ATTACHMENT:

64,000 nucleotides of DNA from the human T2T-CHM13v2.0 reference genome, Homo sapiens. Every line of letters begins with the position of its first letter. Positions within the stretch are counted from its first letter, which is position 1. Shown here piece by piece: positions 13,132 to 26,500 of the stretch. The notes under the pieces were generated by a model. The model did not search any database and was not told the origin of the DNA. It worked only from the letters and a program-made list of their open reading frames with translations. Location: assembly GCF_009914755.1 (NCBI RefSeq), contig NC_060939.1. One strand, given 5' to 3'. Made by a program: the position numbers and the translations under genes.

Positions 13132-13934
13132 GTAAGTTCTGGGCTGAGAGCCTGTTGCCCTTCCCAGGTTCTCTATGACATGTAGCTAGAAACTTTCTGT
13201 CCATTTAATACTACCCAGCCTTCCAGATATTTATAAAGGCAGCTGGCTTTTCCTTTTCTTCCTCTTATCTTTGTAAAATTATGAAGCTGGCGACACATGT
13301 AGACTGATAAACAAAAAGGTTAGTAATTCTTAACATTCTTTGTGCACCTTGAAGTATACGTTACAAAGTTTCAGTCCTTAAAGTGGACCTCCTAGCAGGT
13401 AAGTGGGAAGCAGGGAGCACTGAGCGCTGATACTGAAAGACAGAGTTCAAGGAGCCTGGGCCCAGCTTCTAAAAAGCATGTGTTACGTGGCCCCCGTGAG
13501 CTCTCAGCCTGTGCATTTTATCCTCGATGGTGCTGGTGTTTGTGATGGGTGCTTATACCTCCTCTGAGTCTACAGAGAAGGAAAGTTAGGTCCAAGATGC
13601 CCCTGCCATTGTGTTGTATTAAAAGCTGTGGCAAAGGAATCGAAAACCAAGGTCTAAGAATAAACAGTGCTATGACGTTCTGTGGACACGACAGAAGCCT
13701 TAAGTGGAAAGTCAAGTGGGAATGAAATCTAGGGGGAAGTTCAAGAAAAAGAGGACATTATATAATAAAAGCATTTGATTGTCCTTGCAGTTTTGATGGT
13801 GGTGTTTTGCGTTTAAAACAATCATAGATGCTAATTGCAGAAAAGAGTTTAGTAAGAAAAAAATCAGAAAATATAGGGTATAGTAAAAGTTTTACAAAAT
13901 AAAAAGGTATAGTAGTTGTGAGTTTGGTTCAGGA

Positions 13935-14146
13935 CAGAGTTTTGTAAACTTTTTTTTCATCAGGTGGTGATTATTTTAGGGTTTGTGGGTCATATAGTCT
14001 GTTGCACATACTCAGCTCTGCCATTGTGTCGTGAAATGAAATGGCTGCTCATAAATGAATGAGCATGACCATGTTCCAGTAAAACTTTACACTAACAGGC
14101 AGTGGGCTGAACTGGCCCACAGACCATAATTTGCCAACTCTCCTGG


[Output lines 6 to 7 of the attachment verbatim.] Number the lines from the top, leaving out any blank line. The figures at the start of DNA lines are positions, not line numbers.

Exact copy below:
13401 AAGTGGGAAGCAGGGAGCACTGAGCGCTGATACTGAAAGACAGAGTTCAAGGAGCCTGGGCCCAGCTTCTAAAAAGCATGTGTTACGTGGCCCCCGTGAG
13501 CTCTCAGCCTGTGCATTTTATCCTCGATGGTGCTGGTGTTTGTGATGGGTGCTTATACCTCCTCTGAGTCTACAGAGAAGGAAAGTTAGGTCCAAGATGC